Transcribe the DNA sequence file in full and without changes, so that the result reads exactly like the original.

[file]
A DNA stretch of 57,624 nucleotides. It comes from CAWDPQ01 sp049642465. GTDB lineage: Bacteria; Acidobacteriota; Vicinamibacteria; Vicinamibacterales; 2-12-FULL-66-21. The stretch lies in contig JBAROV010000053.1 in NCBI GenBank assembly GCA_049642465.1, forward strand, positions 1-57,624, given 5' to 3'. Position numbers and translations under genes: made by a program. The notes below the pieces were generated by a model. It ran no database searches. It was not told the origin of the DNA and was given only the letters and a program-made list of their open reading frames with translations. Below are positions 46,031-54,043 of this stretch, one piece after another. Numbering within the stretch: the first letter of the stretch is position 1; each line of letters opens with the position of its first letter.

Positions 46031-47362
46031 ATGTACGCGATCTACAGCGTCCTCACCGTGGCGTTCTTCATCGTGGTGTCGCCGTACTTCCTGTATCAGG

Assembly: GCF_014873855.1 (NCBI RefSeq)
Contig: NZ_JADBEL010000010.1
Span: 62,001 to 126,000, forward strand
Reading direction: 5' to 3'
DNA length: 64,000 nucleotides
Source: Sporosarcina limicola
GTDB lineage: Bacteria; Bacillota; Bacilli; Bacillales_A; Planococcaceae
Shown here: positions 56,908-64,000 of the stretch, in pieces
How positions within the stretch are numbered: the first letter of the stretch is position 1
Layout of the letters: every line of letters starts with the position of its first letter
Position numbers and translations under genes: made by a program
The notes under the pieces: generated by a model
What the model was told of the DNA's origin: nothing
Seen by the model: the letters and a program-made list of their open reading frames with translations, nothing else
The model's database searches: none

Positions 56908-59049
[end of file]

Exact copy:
A DNA stretch of 57,624 nucleotides. It comes from CAWDPQ01 sp049642465. GTDB lineage: Bacteria; Acidobacteriota; Vicinamibacteria; Vicinamibacterales; 2-12-FULL-66-21. The stretch lies in contig JBAROV010000053.1 in NCBI GenBank assembly GCA_049642465.1, forward strand, positions 1-57,624, given 5' to 3'. Position numbers and translations under genes: made by a program. The notes below the pieces were generated by a model. It ran no database searches. It was not told the origin of the DNA and was given only the letters and a program-made list of their open reading frames with translations. Below are positions 46,031-54,043 of this stretch, one piece after another. Numbering within the stretch: the first letter of the stretch is position 1; each line of letters opens with the position of its first letter.

Positions 46031-47362
46031 ATGTACGCGATCTACAGCGTCCTCACCGTGGCGTTCTTCATCGTGGTGTCGCCGTACTTCCTGTATCAGG

Assembly: GCF_014873855.1 (NCBI RefSeq)
Contig: NZ_JADBEL010000010.1
Span: 62,001 to 126,000, forward strand
Reading direction: 5' to 3'
DNA length: 64,000 nucleotides
Source: Sporosarcina limicola
GTDB lineage: Bacteria; Bacillota; Bacilli; Bacillales_A; Planococcaceae
Shown here: positions 56,908-64,000 of the stretch, in pieces
How positions within the stretch are numbered: the first letter of the stretch is position 1
Layout of the letters: every line of letters starts with the position of its first letter
Position numbers and translations under genes: made by a program
The notes under the pieces: generated by a model
What the model was told of the DNA's origin: nothing
Seen by the model: the letters and a program-made list of their open reading frames with translations, nothing else
The model's database searches: none

Positions 56908-59049